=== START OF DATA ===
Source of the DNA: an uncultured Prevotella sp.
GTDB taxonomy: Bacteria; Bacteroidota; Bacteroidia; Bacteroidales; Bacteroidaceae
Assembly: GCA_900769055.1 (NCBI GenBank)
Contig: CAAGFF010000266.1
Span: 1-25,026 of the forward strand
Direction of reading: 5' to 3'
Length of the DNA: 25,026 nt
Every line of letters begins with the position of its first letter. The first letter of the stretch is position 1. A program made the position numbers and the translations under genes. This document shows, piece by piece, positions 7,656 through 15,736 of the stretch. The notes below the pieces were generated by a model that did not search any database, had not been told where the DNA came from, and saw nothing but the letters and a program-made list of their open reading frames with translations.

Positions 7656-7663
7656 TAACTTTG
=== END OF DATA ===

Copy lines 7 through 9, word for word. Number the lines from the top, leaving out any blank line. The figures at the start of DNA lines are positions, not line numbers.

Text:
Length of the DNA: 25,026 nt
Every line of letters begins with the position of its first letter. The first letter of the stretch is position 1. A program made the position numbers and the translations under genes. This document shows, piece by piece, positions 7,656 through 15,736 of the stretch. The notes below the pieces were generated by a model that did not search any database, had not been told where the DNA came from, and saw nothing but the letters and a program-made list of their open reading frames with translations.

Positions 7656-7663